This time, I was inspired by the kids I’ve been teaching in my Tuesday sewing class.  They’re all making quilts!  Some of them are making quilted pillows, some of them are making mini patchwork blankets for their dolls.  And two of them are determined to make full-on, usable quilts.  One girl has already made almost a dozen big quilt squares!

It’s so fun watching the kids put together their quilts, that, well, I was inspired.

(Also, I made the quilt we have on our bed almost 10 years ago, and it’s getting disreputable.)

I started the project (like any good Allison Project) with a sketch and a lot of math.  I decided to do a square based on a Carpenter’s Wheel, but a little simpler.  (You know, so the queen-sized quilt won’t be too much work.  Ha!)OLYMPUS DIGITAL CAMERAI took a trip to the fabric store and picked out 8 different prints- 4 light blue and 4 dark blue, along with white for the background and a royal blue for the back.OLYMPUS DIGITAL CAMERAI spent last weekend cutting out literally hundreds of triangles, and this weekend sewing them together.OLYMPUS DIGITAL CAMERAIt’s been a fun change of pace!  Of course, I’m still in the new-project-honeymoon-phase, so we’ll see how long I stay enamored.  (My last big quilt was started about 4 years ago, and still hasn’t been finished. Whoops!)

Have you ever made a quilt?  Do you have any tips or tricks for me?

 

Project Bags!

My folks came out to visit me last weekend (Hi Mom! Hi Dad!) and we spent three days exploring the Puget Sound, riding the ferry, and eating too much good food.  It was great to get to spend time with them without having to worry about doing all the holiday stuff that comes with visiting at Christmas or Thanksgiving (not that I mind making Christmas cookies and eating green bean casserole).

And not to sound too materialistic, but Mom brought me a present!  An adorable little project bag, perfect for a pair of socks-in-progress.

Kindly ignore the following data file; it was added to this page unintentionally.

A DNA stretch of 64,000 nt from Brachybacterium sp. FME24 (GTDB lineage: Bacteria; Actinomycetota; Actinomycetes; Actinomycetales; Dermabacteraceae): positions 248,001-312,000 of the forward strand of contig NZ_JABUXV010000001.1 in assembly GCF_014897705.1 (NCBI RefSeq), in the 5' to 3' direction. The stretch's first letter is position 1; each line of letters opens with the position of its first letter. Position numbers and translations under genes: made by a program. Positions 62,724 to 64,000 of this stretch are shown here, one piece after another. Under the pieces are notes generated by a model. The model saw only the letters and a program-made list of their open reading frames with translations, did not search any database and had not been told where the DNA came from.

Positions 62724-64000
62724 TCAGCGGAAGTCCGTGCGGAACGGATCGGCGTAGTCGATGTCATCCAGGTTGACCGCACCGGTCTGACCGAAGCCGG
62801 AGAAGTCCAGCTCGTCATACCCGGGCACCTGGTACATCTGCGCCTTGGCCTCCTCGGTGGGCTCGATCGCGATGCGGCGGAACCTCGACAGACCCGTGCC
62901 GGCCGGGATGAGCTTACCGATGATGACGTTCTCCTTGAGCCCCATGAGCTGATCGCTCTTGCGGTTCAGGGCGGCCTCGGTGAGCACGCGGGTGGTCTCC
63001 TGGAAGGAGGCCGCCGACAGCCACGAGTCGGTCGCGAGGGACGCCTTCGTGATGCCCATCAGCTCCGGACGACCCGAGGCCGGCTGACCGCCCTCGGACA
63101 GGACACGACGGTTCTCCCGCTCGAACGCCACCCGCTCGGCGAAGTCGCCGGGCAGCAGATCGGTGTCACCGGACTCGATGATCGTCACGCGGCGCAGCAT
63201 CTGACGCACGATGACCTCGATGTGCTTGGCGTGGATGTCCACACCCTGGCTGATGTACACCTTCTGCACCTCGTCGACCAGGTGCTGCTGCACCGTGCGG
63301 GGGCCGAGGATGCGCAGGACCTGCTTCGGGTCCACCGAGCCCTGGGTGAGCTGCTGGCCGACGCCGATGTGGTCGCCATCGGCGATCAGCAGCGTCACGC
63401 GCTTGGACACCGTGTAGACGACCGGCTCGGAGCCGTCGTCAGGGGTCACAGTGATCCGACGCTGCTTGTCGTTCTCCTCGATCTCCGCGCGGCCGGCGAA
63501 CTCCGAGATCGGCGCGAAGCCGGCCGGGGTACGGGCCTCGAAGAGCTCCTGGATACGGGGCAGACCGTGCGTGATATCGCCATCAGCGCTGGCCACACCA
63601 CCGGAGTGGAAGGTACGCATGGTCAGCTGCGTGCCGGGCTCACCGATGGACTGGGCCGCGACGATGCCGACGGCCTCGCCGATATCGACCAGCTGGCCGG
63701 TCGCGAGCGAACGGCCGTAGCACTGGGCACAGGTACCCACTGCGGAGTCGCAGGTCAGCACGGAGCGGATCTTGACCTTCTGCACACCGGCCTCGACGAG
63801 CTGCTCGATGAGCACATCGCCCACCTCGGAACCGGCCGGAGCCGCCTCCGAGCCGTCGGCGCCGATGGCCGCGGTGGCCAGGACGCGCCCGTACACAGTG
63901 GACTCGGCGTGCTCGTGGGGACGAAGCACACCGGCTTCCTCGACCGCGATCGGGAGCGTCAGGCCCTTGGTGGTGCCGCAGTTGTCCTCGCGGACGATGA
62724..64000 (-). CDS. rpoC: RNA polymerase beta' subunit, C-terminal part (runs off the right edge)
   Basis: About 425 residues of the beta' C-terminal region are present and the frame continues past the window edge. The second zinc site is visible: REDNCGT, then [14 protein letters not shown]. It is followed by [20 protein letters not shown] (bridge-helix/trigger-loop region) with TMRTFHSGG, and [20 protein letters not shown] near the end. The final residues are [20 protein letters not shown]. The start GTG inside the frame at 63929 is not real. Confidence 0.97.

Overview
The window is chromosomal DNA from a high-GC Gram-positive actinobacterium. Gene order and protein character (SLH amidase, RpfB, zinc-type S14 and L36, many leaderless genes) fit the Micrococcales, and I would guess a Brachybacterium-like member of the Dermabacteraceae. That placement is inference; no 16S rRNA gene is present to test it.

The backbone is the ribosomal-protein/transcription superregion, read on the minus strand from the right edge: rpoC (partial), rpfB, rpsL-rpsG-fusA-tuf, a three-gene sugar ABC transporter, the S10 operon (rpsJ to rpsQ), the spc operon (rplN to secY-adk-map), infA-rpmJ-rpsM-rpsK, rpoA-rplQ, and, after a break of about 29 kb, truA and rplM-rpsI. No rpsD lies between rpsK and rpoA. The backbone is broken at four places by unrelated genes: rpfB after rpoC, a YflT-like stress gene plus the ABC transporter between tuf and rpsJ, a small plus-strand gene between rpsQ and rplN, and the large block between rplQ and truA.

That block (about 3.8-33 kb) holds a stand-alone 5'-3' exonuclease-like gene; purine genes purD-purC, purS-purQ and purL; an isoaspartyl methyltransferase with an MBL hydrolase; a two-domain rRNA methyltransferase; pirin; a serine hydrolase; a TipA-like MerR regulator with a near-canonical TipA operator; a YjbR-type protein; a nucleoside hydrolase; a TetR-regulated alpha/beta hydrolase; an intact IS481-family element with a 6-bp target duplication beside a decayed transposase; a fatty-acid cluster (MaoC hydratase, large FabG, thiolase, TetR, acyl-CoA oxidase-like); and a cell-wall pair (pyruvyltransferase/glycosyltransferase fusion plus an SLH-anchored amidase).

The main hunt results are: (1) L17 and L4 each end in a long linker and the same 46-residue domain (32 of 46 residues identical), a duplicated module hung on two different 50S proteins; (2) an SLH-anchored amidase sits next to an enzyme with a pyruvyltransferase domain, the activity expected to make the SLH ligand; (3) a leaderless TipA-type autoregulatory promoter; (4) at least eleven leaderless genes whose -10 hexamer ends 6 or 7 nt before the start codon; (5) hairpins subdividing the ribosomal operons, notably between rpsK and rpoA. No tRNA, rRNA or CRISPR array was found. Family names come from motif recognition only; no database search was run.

And, do you know the best part about the project bag?  She designed and made it herself- from sewing the bag all the way down to creating the fabric designs!il_570xN.835404308_255k[1]I know, right!  Look at those goats!  Adorable!

I will own that I’m pretty good with needles and yarn, but while I like doodling from time to time, I’m not half the graphic artist my mom is.  (She’s actually going to school for illustration and has a pretty cool little business designing fabric and paper goods)

il_570xN.835407966_lncv[1]She actually has on a whole line of knitting- and crochet-inspired patterns, and then is using them to make bags, pouches, chidren’s clothes, and all manner of useful things.  Look at this sheep/stockinette project bag.  Could you get any cuter?

il_570xN.780881295_lwek[1]And, she’s even making little hand-bound notebooks, perfect for throwing into your matching knitting bag!

il_570xN.825976551_3v45[1]I know I’m a little biased, but I think that any of these would make a great gift for a favorite knitter in your life (or me!).    If you want to take a look at all the adorable things Mom makes, you can visit her Etsy store here:

Paper or Threads

Or, if you want to make your own projects from the fabric she designed, click here:

Spoonflower

Ouch!

At my “day job” (which hardly even counts as a day job, because it’s too much fun), I spend several hours each afternoon hanging out with elementary schoolers and teaching them how to use a sewing machine.  It’s pretty rad.  I love talking with them (they’re seriously goofy), and helping them figure out new skills.  The best part is when they finish a project they are really proud of, and they go around, showing each other their awesome projects (I had a girl finish an owl-shaped backpack a month ago, and she’s so proud, she wears it to class each week).

But, it’s not all sunshine and rainbows in sewing class.  When you have more than a dozen 6- to 11-year-olds, sometimes things go wrong, especially with real-life sewing machines, scissors, pins and needles.  Each week, we get a couple kids who poke themselves while pinning something and need a band-aid.  Sometimes an especially tiny 6-year-old tries to carry their sewing machine and drops it on her toe.  And I’ve even had a couple kids sew through their fingers with the sewing machine, while they weren’t paying attention.  (I know… horrifying!  They’re both OK now, though.  Pro tip… always watch where your fingers go when you’re using a sewing machine.)